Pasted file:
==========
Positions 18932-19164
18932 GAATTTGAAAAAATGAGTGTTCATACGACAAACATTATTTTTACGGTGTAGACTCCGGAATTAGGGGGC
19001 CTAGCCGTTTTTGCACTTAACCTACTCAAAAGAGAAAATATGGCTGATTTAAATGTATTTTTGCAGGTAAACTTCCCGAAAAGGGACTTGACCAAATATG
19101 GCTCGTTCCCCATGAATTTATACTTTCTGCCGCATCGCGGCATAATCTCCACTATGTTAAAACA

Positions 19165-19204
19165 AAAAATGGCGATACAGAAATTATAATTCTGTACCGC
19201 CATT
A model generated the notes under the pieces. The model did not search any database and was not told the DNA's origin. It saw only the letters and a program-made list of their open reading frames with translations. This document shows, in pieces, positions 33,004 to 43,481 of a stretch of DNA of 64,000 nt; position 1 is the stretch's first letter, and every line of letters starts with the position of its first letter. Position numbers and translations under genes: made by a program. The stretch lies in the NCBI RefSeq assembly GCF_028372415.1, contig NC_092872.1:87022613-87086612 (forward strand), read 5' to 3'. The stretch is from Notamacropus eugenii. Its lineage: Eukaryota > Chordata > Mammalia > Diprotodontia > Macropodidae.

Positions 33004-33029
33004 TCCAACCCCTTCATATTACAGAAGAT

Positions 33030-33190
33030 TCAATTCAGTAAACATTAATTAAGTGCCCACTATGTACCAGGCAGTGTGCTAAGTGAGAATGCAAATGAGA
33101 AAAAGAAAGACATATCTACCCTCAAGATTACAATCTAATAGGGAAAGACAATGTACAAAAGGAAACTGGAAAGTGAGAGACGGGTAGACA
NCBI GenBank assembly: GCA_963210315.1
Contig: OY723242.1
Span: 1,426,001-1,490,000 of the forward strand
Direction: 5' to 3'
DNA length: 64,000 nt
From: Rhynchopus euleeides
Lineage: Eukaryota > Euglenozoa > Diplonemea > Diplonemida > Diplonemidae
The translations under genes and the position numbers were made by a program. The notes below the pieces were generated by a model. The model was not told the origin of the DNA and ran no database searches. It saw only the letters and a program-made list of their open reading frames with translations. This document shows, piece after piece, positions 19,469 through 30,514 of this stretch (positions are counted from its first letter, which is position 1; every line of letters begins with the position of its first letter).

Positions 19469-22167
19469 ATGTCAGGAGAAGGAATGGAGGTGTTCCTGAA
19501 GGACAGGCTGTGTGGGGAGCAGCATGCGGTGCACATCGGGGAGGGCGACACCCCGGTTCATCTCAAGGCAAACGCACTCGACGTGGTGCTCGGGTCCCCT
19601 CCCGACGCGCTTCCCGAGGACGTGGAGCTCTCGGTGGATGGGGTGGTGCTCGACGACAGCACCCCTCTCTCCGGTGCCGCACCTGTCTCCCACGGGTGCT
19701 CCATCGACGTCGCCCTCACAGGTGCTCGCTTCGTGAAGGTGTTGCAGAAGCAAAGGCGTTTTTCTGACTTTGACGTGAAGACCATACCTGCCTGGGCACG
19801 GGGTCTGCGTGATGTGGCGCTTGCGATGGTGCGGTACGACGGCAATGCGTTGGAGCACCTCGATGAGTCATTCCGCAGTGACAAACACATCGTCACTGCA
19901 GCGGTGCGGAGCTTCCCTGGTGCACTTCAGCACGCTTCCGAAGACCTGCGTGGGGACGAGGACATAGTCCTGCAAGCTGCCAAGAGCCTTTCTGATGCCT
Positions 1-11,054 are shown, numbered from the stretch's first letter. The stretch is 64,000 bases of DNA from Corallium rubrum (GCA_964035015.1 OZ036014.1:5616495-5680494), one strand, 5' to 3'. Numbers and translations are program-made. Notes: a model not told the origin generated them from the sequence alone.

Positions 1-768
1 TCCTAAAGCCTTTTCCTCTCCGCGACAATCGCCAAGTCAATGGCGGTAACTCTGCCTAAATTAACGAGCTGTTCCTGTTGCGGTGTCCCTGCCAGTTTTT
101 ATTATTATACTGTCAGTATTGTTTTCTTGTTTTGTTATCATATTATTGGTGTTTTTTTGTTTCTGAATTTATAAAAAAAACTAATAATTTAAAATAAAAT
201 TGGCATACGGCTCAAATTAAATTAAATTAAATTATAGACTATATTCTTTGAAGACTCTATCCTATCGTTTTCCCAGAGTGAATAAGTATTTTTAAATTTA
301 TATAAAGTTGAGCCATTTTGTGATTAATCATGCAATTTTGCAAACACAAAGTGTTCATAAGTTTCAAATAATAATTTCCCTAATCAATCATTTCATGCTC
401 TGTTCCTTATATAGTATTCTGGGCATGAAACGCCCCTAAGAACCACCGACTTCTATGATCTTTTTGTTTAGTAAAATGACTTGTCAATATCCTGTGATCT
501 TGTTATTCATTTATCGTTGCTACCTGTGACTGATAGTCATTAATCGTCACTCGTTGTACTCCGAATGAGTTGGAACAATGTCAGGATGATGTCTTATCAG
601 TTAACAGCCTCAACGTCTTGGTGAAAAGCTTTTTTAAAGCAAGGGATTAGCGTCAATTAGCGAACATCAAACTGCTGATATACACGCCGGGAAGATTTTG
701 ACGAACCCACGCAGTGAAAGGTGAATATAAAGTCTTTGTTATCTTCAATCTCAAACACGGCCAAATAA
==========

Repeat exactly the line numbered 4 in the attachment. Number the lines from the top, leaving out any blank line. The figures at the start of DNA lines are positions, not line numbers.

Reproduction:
19101 GCTCGTTCCCCATGAATTTATACTTTCTGCCGCATCGCGGCATAATCTCCACTATGTTAAAACA